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The Missing Link in Lean: The Management System Developing a Lean Culture Don't Wait-Start Now! Lean Management Focuses on Process Lean Management and Continuous Improvement Parallel Implementations of Lean Production and Lean Management Changing from Conventional Production Getting Rid of the "Do Whatever It Takes" Approach Lean Processes Need Lean Management Focusing on the Process Produces Results Engaging Executives with Lean: A Different Approach Measuring the Process against Expected Outcomes How Can You Recognize Culture? Overcoming Cultural Inertia New Settings with Old Habits Won't Work How to Change Your Culture Extinguishing versus Breaking Habits Make Sure You Don't Slip Back into These Old Habits Summary: Technical and Management Sides Need Each Other Study Questions Lean Management System's Principal Elements The Principal Elements of Lean Management Lean Elements Need to Work Together Execution Is Key to Lean Management Implementing Lean Management: Where to Begin? Start with Visual Controls When Implementing Leader Standard Work First Can Be Effective Leader Standard Work in Automated Production Environments and Process Industries Does Lean Management Apply in Process Industries? Process Focus and Leader Standard Work in Process Production Summary: Four Principal Elements of Lean Management Study Questions Standard Work for Leaders Leader Standard Work Is Process Dependent Leader Standard Work as Interlocking Layers Leader Standard Work Shows What to Do-and What Not to Do Leader Standard Work Should Be Layered from the Bottom Up What Does Leader Standard Work Cover? Team Leaders Supervisors Value Stream Managers Form and Format for Leader Standard Work Leader Standard Work: Compliance or Improvement? The Role of Training for Lean Implementation Summary: Leader Standard Work Is Element 1 of Lean Management Study Questions Visual Controls Visual Controls Focus on Process and Actual Performance A Variety of Tools to Visually Monitor Processes Hour-by-Hour Production Tracking Charts How Visual Controls Enforce Discipline Job-by-Job Tracking Charts Priority Board Hourly Status Completion Heijunka Between-Process Tracking Noncyclical Process Tracking Maintaining Visual Trackers and Acting on the Information They Provide Benefits of Using Simple Visual Controls Instead of More Sophisticated Information Technology Summary: Visual Controls and the Data for Lean Management Study Questions Daily Accountability Process How Conventional Production Differs from Lean Three Tiers of Daily Meetings Tier One: Team Leader and Production Crew Tier Two: Supervisor and Team Leaders The Green Dot/Red Dot Convention Day-to-Day Project Management Tier Three: Value Stream Leader with Supervisors and Support Groups Daily Accountability Exposes and Solves Problems Quickly Further Note on Task Assignments and Follow-Up It's Not about the Boards! Accountability Boards and Geographically Dispersed Locations Flat-Screen Monitors The "Vacation Paradox" and Capacity for Improvement Accountability in Office Processes Summary: Daily Accountability Improves Processes Study Questions Lean in Administrative, Technical, and Professional Work Lean Management in Enterprise Business Processes Resistance: Accountability and Visual Controls Enterprise Value Streams and Their Political Environment Organizational Governance for Enterprise Value Streams Process and Structure Summary Study Questions Learning Lean Management: The Sensei and Gemba Walks Your Sensei and "True North" Provide Direction Gemba Walking How Lean Typically Starts and Grows Gemba Walking Teaches How to See in New Ways Being the Sensei: Gemba Walking as a Structured, Repeatable Process Summary: Learning Lean Management by Being a Sensei's Apprentice Study Questions Being the Sensei: Engaging Your Executives in the Lean Initiative Symptoms: Orphans, New Sheriffs, and the Next Big Thing When Gemba Walks Are Not Enough A Framework for Understanding the Engagement Problem Nuts and Bolts of Executive Gemba Walks Executive Gemba Walks: Tools, Structure, and Process Summary Study Questions Leading a Lean Operation Nine Leadership Behaviors to Learn Attribute 1: Passion for Lean Attribute 2: Disciplined Adherence to Process-Accountability Attribute 3: Project Management Orientation Attribute 4: Lean Thinking Attribute 5: Ownership Attribute 6: Tension between Application and Technical Details Attribute 7: Balance between Production and Management Systems Attribute 8: Effective Relations with Support Groups Attribute 9: Don't Confuse Measures of Process with Measures of Results Summary: Consistent Leadership Is the Crucial Ingredient in Lean Operations Study Questions Solving Problems and Improving Processes-Rapidly A Root Cause Orientation to Problem Solving Workarounds Are Anti-Improvement A New Way of Thinking Should Perfection Be a Goal? Structured Problem-Solving Process Who Makes Improvements? Short-, Medium-, and Longer-Term Improvements Recommending Future Improvements Managing Improvement Activities Improvement Resources and Skills A Rapid Response System Support Groups Must Keep Pace with Production Summary: Finding the Root Cause of Problems Is Key Study Questions People-Predictable Interruption, Source of Ideas Whom Do I Expect Today? The Attendance Matrix Who Starts Where Today? The Labor and Rotation Plan Completing the Labor Planning Suite Who Is Qualified for Which Jobs? How Can I Encourage Participation? The Idea System Who Will Work on Suggested Improvements? A Visual Improvement Suggestion Process Lean Training for Line Leaders Where Conventional Training Fits In What If Frontline People Don't Buy in to Lean? Responding to Low Performers Human Resources Policy Issues in Lean Management Summary: Resolving People Issues to Support Lean Production and Lean Management Study Questions Sustain What You Implement You Already Have a Management System! What Should You Do? Rely on Leader Standard Work Maintain the Visual Controls Conduct Gemba Walks Regularly Keep Yourself Honest Assess Your Lean Management System Keep Asking These Questions! A Lean Culture Is a Beautiful Thing Summary: Maintaining Lean Management Study Questions Appendix A Appendix B Appendix C Bibliography Glossary About the Author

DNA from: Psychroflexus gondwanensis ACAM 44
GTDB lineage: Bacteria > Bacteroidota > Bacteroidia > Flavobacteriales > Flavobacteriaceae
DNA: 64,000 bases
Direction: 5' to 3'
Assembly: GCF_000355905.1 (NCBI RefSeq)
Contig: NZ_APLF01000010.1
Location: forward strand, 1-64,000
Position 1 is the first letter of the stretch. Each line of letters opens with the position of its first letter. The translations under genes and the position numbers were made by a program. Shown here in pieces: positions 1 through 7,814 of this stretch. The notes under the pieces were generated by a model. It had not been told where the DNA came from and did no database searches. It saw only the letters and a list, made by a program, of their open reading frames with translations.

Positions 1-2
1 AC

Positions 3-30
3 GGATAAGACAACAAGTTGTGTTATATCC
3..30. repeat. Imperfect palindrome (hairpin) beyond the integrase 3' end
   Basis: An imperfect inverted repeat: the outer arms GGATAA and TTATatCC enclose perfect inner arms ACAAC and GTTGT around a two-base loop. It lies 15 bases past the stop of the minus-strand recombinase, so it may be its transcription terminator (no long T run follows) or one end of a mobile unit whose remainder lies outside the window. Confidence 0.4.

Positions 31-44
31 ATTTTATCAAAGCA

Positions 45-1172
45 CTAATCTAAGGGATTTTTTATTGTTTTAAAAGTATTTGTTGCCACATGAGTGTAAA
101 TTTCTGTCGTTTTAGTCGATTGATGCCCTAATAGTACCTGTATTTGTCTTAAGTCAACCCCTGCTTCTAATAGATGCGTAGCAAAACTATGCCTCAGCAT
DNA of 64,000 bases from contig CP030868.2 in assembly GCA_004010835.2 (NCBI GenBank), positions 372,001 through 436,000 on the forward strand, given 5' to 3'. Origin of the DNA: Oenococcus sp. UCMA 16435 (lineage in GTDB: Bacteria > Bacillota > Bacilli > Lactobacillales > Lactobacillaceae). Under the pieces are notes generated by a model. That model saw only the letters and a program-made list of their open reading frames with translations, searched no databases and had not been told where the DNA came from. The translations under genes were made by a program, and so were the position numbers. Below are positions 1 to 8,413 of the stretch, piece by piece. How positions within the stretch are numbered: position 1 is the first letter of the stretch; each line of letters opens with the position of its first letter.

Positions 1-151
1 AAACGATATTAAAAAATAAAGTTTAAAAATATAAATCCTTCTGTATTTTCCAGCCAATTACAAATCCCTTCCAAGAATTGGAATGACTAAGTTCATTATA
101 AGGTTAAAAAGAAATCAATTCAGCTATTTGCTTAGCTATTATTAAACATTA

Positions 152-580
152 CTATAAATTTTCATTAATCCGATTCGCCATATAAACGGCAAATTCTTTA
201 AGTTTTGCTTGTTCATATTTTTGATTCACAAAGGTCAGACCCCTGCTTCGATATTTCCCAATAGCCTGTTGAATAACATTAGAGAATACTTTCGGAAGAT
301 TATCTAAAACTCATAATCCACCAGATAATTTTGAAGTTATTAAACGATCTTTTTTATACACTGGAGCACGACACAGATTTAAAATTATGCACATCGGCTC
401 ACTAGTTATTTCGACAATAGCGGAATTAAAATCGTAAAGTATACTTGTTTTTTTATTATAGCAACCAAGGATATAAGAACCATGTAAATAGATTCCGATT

David Mann is the author of Creating a Lean Culture: Tools to Sustain Lean Conversions. The book was awarded the Shingo Prize for Operational Excellence in 2006 and has become a best-seller in its field. It has been translated into Chinese, Polish, Portuguese, Russian, Spanish, and Thai. In 15 years of Lean experience at Steelcase, Inc., Mann developed and applied the concepts of a Lean management system supporting 40+ Lean manufacturing value stream transformations, and led an internal consulting team that supported over 100 successful Lean enterprise business process value stream conversions. He established a Lean consulting practice in 2005 and retired from Steelcase in 2009. Mann's consulting, teaching, and coaching experience includes Lean transformation in manufacturing, enterprise business processes, and healthcare organizations. His practice includes clients in healthcare, mining and energy, discrete and process manufacturing, technology, food processing, and enterprise business processes. Mann is a frequent consultant trainer and speaker on Lean leadership and management, a Shingo Prize examiner, and a faculty member in management science at the Fisher College of Business, the Ohio State University. Mann is an organizational psychologist, earning his Ph.D. at the University of Michigan in 1976. He lives in West Michigan with his wife, a retired criminal prosecutor. They have two daughters. For more information, visit www.dmannlean.com or contact him at dmann@dmannlean com.
"This book became an instant classic in the literature of professional operations. In this third edition, David Mann updates and expands his teaching with five additional years of valuable experience and expertise derived from his very active, multi-industry consultancy. I have benefitted greatly from his writing and wholeheartedly recommend this book to be top-of-the desk of any serious Lean practitioner or performance transformation leader." - Raymond C. Floyd, two-time Shingo Prize Winner, President and CEO, Plasco Energy Group "David Mann builds substantially on his seminal work on the Lean management system. The book is full of new insight and polishes the most important ideas about Lean management. The new chapter on engaging executive leadership alone is worth the price of the book." - Peter Ward, Richard M. Ross Professor and Chair, Department of Management Science, Fisher College of Business, The Ohio State University "This book has long been my `go-to' guide on Lean management practices that help create a culture of continuous improvement and excellence. I have recommended the book to countless healthcare leaders who rave about how helpful it is in translating Lean principles into daily management behaviors. The healthcare examples make it even more relevant as a must read for any hospital leader who aims to move beyond Lean tools.." --- Mark Graban, author of Lean Hospitals, co-author of Healthcare Kaizen and The Executive Guide to Healthcare Kaizen "As more companies outside the manufacturing sector pursue Lean transformations, Creating a Lean Culture is as critical a resource as ever. Breaking down silos and navigating tricky internecine politics remain a momentous challenge, and Mann's case-based insights are an invaluable tool." - Peg Pennington, Executive Director, Center for Operational Excellence, Fisher College of Business, The Ohio State University "David has once again taken the topics that trip us up and put structure and guidance around them. His new work on executive involvement is worth the price of the book all by itself. Many of us have struggled with this topic and David provides a path to success." - Elizabeth M. King, Vice President Organizational Effectiveness, ESCO Corporation